My apartment is the only one where the ventilation works. Madame says that the English builder bodgers that the last owners employed and who buggered up the electrics etc were supposed to come and fix the ventilation as part of their contract, but they never did. She says that the lawyer should be able to chase this work up (assuming as S suggests they are still in business).
It is now 11pm on Sunday and Madam's building contact did not appear for a chat.
Are there any decent chippies in France? (a food pun there just to show that I haven't lost my sense of humour)

Friday, 20 February 2009

Going to Halle and the importance of putting commas in the right place

Just before we set off for a walk into town this morning, my mobile phone played its merry tune. I answered and it was the man from the underground river phoning to let me know that he had received my CV etc but that the post has already been filled. So no underground gondolier work for me. The discerning females and no doubt males will not get the chance to marvel at my loin cloth, bulging, baby-oiled muscles in my role as chief punter and guide, lit only by flickering light reflecting off the water.

Very nice weather today, but cold out of the direct sun. The market and the town were much busier than usual, due no doubt to the school holidays. The traffic even more clogged than usual.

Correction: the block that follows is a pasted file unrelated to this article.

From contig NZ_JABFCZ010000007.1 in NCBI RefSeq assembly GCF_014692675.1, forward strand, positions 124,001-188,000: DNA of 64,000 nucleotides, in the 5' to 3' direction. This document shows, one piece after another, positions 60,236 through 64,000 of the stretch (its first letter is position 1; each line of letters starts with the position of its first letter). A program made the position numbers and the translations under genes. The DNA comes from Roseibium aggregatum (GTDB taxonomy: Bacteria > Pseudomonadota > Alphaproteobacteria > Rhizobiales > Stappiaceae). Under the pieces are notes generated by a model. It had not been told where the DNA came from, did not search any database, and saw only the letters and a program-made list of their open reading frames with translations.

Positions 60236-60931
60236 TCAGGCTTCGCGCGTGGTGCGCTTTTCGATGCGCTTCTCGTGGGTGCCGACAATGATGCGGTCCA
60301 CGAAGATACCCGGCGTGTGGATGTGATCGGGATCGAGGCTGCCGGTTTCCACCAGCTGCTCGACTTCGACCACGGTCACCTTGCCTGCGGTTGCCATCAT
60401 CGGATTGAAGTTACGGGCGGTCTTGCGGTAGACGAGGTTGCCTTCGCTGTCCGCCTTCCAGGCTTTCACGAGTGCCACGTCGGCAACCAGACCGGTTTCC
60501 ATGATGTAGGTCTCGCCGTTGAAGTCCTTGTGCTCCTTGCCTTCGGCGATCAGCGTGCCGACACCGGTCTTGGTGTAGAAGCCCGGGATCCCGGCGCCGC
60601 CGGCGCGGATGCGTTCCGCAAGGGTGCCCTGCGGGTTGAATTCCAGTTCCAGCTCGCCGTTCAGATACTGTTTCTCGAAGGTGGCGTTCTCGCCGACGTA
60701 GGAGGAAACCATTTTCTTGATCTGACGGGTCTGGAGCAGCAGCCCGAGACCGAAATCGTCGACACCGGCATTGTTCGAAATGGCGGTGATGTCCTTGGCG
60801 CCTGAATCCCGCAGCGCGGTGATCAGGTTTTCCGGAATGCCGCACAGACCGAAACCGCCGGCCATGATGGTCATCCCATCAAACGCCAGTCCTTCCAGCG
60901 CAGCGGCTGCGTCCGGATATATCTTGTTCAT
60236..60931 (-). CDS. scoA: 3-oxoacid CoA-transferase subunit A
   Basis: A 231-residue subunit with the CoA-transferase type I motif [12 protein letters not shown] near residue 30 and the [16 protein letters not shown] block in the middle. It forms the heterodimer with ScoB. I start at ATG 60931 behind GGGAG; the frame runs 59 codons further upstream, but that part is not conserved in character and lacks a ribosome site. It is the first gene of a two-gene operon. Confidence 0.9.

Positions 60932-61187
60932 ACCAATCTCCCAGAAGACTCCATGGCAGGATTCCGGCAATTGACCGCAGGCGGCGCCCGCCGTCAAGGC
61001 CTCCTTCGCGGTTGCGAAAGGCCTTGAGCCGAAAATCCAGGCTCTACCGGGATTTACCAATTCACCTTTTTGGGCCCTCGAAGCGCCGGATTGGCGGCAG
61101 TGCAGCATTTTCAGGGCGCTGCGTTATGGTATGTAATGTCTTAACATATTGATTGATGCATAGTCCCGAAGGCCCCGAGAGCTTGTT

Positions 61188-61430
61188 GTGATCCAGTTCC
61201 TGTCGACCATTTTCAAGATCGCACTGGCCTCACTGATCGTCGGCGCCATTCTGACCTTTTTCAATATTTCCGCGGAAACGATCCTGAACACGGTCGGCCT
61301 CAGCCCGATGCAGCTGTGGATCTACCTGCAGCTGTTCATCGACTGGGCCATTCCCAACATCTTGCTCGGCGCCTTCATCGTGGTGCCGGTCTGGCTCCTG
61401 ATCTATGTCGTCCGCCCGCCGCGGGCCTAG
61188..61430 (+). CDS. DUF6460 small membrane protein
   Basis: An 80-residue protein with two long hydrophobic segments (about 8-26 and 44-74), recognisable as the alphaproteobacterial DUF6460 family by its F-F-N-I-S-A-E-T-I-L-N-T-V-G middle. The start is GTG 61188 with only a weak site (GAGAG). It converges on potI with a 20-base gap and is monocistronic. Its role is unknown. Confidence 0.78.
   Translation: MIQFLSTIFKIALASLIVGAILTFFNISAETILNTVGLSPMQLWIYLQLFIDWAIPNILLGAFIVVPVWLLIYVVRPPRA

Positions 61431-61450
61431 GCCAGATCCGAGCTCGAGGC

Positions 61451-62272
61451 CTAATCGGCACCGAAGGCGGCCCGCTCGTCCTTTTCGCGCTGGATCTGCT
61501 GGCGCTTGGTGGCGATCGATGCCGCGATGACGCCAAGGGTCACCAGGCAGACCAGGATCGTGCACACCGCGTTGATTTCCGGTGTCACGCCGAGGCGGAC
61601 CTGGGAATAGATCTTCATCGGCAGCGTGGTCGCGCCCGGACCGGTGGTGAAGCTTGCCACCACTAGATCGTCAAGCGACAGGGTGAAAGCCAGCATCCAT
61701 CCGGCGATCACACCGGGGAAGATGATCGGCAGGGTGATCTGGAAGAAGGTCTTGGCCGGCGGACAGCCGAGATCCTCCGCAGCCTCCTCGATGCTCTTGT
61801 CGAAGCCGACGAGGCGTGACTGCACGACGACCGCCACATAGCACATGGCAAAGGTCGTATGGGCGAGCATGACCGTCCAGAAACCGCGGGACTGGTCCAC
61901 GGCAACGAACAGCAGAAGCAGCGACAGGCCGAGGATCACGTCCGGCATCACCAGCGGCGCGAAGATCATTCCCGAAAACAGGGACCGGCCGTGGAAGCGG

Our only purchase was some fresh pasta. A mixture of spinach and 3 cheeses tortellini. 300gms for 6 euros 50. At that price it’s a good job that he threw in one or two extra bits.
Many of you will be dying to know how the Halle aux Grains restoration work is progressing. Some of you may remember that I spoke about it last year. The steel work has been cleaned, soldered, re-painted and the slate roof is on.
Two weeks ago the wooden roof planks began to appear.
One week ago the slates began to be deployed.

Today the majority of the slates are on and some fancy painting has appeared on the steel work.

I suspect that it may even be ready for use by the 2 nearby cafes, whose business must have nosedived since the space and the road between them and the Halle was fenced off. The food market traders will start to use it again on Friday mornings once it re-opens in a month or so.

We returned home and I cut the remaining shoots/branches from the tree in front of Madame’s patio. Then we dragged out a couple of garden chairs and sat in the sunshine reading.
Madame appeared later and let me know that next Tuesday evening she is having some kind of celebration and that there will be lots of strange cars in the parking area.

Wednesday, 18 February 2009

A bit of a long punt

We have been suffering from some kind of virus for a couple of days now, but S seems to be over it and I am getting there.
Yesterday we went on another fruitless trip to leClerc to see if the copies of the keys (which still didn’t work) could be refined. Unfortunately the young lady decided that nothing could be done, and she gave me my money back.